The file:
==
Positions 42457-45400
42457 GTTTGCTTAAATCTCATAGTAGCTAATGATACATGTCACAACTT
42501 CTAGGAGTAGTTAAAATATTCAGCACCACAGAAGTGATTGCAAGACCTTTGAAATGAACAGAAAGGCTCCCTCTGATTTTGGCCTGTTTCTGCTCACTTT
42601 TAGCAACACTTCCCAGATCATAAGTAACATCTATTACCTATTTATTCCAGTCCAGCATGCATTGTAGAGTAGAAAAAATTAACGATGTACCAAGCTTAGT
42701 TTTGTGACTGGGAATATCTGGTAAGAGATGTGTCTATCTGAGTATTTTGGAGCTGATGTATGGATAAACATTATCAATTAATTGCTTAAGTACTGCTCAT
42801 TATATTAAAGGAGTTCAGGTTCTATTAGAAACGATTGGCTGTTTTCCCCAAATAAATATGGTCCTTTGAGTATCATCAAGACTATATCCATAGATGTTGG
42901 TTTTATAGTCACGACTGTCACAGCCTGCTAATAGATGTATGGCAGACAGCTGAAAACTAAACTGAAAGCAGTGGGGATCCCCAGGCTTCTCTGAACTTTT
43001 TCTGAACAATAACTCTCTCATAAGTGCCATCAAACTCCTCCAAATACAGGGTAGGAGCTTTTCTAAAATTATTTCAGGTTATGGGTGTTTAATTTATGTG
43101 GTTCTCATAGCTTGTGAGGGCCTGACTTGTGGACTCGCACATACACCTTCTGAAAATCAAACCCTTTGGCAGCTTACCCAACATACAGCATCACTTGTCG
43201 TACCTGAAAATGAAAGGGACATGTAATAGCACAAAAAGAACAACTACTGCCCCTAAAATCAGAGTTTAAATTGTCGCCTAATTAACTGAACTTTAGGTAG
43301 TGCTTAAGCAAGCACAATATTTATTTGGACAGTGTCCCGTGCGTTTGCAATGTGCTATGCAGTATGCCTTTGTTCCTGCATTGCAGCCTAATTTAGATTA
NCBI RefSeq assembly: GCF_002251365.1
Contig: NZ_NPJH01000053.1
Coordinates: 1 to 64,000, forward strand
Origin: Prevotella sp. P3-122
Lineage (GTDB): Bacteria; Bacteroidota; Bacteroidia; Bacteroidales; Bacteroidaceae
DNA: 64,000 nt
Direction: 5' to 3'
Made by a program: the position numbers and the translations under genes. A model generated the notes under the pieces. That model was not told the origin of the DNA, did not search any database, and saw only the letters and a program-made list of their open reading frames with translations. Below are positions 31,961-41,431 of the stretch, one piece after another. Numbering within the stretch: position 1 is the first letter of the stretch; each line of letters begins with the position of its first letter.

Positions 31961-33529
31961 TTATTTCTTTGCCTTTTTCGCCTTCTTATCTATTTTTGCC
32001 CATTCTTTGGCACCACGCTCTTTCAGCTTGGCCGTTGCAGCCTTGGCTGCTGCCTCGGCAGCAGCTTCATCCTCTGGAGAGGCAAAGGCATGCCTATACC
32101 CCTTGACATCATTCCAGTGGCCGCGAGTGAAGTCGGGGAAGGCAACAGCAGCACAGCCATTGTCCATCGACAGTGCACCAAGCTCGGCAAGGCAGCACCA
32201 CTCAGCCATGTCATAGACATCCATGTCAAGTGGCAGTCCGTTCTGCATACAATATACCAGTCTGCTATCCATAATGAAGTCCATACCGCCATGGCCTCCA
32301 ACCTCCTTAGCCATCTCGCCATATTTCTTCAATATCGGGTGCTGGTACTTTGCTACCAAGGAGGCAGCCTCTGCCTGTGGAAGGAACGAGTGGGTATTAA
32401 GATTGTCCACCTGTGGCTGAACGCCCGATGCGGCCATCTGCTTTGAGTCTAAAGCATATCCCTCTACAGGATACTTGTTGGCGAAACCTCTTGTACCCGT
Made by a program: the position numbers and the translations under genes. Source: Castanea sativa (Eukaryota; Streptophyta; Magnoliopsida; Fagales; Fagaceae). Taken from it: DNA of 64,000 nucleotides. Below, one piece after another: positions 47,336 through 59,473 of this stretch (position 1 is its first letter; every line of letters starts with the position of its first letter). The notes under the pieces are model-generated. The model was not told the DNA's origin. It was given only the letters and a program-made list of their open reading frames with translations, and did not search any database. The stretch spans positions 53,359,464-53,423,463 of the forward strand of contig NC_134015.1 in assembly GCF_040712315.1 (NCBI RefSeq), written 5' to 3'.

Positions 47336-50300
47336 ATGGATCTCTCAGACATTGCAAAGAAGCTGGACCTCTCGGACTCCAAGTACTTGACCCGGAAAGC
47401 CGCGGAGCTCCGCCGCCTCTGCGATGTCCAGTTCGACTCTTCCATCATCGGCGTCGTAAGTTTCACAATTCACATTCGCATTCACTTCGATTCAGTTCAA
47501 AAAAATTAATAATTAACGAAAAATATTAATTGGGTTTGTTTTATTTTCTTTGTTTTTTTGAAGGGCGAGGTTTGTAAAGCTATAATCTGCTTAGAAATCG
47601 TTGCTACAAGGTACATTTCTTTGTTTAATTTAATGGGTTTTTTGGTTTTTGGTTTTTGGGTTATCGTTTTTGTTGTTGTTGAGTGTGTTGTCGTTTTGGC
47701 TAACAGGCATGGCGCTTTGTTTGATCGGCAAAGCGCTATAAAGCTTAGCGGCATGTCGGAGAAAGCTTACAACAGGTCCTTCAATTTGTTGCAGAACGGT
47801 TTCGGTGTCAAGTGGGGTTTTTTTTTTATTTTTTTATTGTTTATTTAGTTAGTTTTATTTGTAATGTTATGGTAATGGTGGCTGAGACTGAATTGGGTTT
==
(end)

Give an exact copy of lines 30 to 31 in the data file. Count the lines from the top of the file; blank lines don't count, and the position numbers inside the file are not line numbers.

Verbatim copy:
47401 CGCGGAGCTCCGCCGCCTCTGCGATGTCCAGTTCGACTCTTCCATCATCGGCGTCGTAAGTTTCACAATTCACATTCGCATTCACTTCGATTCAGTTCAA
47501 AAAAATTAATAATTAACGAAAAATATTAATTGGGTTTGTTTTATTTTCTTTGTTTTTTTGAAGGGCGAGGTTTGTAAAGCTATAATCTGCTTAGAAATCG